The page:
Morgan Stanley (MS) is fighting with Citigroup (C) over the value of their brokerage joint venture. A win for Morgan Stanley could show the bank is stepping up its commitment to a struggling business.
Photograph by Simon Dawson/Bloomberg
Morgan Stanley, which owns 51 percent of brokerage Smith Barney, is exercising its right to buy an additional 14 percent stake. Citigroup estimated in a July filing that the total value of the business is about $22 billion, and that Morgan Stanley’s bid was 40 percent of that, which would mean the two banks’ estimates of the total value are about $13 billion apart. The question will be resolved by investment bank Perella Weinberg Partners, which will determine a valuation by Sept. 10. Spokesmen for Morgan Stanley, Citigroup, and Perella Weinberg declined to comment.
Morgan Stanley’s bid runs counter to the bank’s high expectations for the business. According to Goldman Sachs Group (GS) analysts, the valuation implies that the brokerage’s profit could shrink by as much as 12 percent annually over the long term. David Konrad, an analyst at Keefe, Bruyette & Woods (KBW), says that if you’re a Morgan Stanley shareholder, you want the bank to pay as little as possible. “However, then you take a step back and say, ‘This is supposed to be one of your best businesses, and you’re saying it’s not worth very much,’ ” he says. “It’s a fine line they’re walking.”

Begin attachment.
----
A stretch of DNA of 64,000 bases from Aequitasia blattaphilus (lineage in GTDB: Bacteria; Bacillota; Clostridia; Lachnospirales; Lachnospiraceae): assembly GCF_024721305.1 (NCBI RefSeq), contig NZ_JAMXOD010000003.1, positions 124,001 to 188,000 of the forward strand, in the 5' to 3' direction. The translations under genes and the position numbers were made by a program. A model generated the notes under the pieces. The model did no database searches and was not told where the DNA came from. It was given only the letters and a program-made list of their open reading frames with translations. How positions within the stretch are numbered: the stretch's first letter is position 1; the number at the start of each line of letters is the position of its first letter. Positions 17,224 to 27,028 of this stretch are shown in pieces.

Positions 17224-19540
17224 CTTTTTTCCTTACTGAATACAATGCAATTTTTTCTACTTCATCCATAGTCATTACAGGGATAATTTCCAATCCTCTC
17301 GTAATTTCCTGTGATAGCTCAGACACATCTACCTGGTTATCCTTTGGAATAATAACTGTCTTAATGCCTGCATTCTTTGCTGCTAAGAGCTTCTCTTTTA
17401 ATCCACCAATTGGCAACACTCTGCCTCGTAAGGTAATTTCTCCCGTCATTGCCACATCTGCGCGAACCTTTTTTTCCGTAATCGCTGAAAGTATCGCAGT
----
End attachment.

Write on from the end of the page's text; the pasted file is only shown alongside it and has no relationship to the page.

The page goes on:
Morgan Stanley Smith Barney is the world’s largest brokerage by number of financial advisers, with 16,934 as of June 30. Morgan Stanley has the right to buy the rest of the brokerage from Citigroup over time, with 14 percent available this year, 15 percent next year, and the final 20 percent in 2014. Morgan Stanley has become increasingly dependent on wealth management. Revenue from that division accounted for 41 percent of the bank’s total in 2011, up from 16 percent in 2006. Morgan Stanley shares are down 51 percent since the end of 2009, partly because of low profits at the brokerage amid a trading slump and global economic weakness, says Brad Hintz, an analyst at Sanford C. Bernstein (AB).
While Morgan Stanley’s low bid may be a negotiating tactic, it contradicts the bullish targets the bank laid out to investors as recently as June. Gregory Fleming, who runs the wealth management unit that includes the brokerage, has said the pretax profit margin at the unit will reach the “mid-teens” by the middle of 2013; that will require at least a 25 percent jump in earnings above last quarter’s level. Chief Executive Officer James Gorman set a 20 percent pretax-margin goal for the unit soon after he took the top job at the start of 2010. The margin hasn’t exceeded 12 percent in any quarter since the joint venture was created in 2009. A low valuation for the unit would also be a blow to Citigroup, forcing it to write down the value of the stake it still holds.
The failure of the unit to reach its profit-margin targets could explain the difference between Citigroup’s and Morgan Stanley’s valuations, according to Hintz. “Citi negotiated the original deal knowing the value was going to go up over time,” he says. “One guy is saying, ‘Look at what your plan was,’ and the other guy’s saying, ‘Well, that wasn’t the way it worked out.’ ”